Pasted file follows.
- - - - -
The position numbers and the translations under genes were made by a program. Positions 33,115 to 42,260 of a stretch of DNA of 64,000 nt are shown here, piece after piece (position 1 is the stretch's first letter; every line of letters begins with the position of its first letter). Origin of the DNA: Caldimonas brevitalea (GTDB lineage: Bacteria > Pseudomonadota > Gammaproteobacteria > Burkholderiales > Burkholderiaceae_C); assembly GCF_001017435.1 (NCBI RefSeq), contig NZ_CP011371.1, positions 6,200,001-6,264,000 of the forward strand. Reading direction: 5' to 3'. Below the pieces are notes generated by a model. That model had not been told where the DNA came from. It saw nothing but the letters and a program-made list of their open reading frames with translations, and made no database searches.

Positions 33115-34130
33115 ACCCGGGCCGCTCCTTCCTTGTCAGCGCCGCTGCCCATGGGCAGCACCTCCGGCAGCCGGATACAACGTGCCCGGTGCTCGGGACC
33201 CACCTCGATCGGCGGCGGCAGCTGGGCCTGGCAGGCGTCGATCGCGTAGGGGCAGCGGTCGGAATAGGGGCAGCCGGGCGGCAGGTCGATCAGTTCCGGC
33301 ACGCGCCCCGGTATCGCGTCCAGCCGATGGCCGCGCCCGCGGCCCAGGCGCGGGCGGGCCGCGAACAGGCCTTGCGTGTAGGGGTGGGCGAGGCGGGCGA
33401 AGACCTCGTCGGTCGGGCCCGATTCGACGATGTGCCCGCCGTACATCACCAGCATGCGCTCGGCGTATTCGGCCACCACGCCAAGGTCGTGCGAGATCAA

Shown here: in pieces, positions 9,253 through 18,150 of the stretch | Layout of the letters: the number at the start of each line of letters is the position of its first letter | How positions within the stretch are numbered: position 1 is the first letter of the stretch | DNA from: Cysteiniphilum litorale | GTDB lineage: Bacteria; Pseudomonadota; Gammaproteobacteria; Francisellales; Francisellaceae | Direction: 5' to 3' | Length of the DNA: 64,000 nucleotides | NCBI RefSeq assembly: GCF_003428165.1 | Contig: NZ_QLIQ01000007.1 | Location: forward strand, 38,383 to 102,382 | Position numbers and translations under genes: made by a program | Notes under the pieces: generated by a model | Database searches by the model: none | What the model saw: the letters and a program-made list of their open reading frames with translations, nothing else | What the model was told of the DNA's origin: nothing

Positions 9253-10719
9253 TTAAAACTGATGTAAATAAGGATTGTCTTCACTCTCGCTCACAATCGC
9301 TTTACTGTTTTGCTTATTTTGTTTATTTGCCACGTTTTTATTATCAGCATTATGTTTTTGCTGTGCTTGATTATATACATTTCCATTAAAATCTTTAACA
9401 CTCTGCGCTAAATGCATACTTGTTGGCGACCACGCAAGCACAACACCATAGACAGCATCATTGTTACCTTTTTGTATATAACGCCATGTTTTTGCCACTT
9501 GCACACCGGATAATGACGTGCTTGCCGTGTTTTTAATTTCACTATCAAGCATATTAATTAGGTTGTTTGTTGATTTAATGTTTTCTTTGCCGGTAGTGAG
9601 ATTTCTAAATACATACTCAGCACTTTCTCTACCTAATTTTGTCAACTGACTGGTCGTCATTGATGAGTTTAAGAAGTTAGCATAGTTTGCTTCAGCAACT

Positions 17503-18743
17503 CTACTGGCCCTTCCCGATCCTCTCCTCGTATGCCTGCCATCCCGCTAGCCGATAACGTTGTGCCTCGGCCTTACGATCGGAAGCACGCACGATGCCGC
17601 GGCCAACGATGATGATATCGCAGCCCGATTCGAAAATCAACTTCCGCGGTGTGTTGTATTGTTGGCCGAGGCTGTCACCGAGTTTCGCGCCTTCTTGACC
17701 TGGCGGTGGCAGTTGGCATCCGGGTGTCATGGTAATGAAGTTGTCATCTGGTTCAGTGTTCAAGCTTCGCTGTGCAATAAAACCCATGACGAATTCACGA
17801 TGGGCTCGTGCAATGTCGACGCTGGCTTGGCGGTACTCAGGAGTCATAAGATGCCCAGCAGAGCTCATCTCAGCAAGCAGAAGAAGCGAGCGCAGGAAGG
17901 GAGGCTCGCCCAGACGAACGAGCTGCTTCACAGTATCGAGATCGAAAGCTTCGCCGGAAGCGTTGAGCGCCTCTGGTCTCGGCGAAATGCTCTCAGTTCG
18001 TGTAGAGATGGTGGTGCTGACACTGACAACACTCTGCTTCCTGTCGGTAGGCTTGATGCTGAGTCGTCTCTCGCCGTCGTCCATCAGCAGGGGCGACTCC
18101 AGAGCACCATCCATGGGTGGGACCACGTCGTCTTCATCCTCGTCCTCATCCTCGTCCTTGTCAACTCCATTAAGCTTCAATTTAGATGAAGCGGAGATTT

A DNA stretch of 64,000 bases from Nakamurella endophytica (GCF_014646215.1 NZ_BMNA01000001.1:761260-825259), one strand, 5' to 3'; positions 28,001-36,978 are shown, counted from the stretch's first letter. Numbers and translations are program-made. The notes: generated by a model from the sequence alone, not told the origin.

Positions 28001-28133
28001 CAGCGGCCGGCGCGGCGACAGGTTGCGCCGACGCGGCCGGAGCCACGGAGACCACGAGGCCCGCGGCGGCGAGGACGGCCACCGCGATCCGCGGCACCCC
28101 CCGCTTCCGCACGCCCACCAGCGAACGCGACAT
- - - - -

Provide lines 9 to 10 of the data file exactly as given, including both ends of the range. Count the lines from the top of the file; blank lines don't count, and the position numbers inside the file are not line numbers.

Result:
9253 TTAAAACTGATGTAAATAAGGATTGTCTTCACTCTCGCTCACAATCGC
9301 TTTACTGTTTTGCTTATTTTGTTTATTTGCCACGTTTTTATTATCAGCATTATGTTTTTGCTGTGCTTGATTATATACATTTCCATTAAAATCTTTAACA